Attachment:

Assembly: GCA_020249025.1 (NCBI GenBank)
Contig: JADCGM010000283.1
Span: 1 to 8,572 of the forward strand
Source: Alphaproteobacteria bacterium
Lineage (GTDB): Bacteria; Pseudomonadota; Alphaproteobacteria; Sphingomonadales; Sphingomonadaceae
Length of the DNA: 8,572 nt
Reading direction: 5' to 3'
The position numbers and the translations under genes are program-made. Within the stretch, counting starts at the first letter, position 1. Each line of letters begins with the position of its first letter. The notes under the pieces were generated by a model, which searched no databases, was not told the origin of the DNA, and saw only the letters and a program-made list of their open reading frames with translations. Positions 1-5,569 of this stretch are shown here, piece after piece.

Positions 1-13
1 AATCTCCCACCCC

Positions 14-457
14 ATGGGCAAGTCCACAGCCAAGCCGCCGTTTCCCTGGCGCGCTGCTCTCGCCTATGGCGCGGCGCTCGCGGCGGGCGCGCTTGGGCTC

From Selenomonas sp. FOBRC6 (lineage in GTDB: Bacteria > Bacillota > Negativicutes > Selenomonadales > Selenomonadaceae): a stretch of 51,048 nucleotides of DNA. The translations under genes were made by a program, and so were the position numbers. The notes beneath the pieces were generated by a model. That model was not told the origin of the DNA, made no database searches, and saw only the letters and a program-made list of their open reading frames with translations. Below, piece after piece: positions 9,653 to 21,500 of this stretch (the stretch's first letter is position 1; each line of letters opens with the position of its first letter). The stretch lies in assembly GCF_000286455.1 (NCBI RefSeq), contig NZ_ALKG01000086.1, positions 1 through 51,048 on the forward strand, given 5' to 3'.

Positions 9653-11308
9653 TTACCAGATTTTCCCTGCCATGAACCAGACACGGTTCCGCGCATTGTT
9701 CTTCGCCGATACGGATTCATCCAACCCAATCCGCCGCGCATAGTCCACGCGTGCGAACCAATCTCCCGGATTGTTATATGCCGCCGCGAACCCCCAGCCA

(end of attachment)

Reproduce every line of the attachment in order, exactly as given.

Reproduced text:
Assembly: GCA_020249025.1 (NCBI GenBank)
Contig: JADCGM010000283.1
Span: 1 to 8,572 of the forward strand
Source: Alphaproteobacteria bacterium
Lineage (GTDB): Bacteria; Pseudomonadota; Alphaproteobacteria; Sphingomonadales; Sphingomonadaceae
Length of the DNA: 8,572 nt
Reading direction: 5' to 3'
The position numbers and the translations under genes are program-made. Within the stretch, counting starts at the first letter, position 1. Each line of letters begins with the position of its first letter. The notes under the pieces were generated by a model, which searched no databases, was not told the origin of the DNA, and saw only the letters and a program-made list of their open reading frames with translations. Positions 1-5,569 of this stretch are shown here, piece after piece.

Positions 1-13
1 AATCTCCCACCCC

Positions 14-457
14 ATGGGCAAGTCCACAGCCAAGCCGCCGTTTCCCTGGCGCGCTGCTCTCGCCTATGGCGCGGCGCTCGCGGCGGGCGCGCTTGGGCTC

From Selenomonas sp. FOBRC6 (lineage in GTDB: Bacteria > Bacillota > Negativicutes > Selenomonadales > Selenomonadaceae): a stretch of 51,048 nucleotides of DNA. The translations under genes were made by a program, and so were the position numbers. The notes beneath the pieces were generated by a model. That model was not told the origin of the DNA, made no database searches, and saw only the letters and a program-made list of their open reading frames with translations. Below, piece after piece: positions 9,653 to 21,500 of this stretch (the stretch's first letter is position 1; each line of letters opens with the position of its first letter). The stretch lies in assembly GCF_000286455.1 (NCBI RefSeq), contig NZ_ALKG01000086.1, positions 1 through 51,048 on the forward strand, given 5' to 3'.

Positions 9653-11308
9653 TTACCAGATTTTCCCTGCCATGAACCAGACACGGTTCCGCGCATTGTT
9701 CTTCGCCGATACGGATTCATCCAACCCAATCCGCCGCGCATAGTCCACGCGTGCGAACCAATCTCCCGGATTGTTATATGCCGCCGCGAACCCCCAGCCA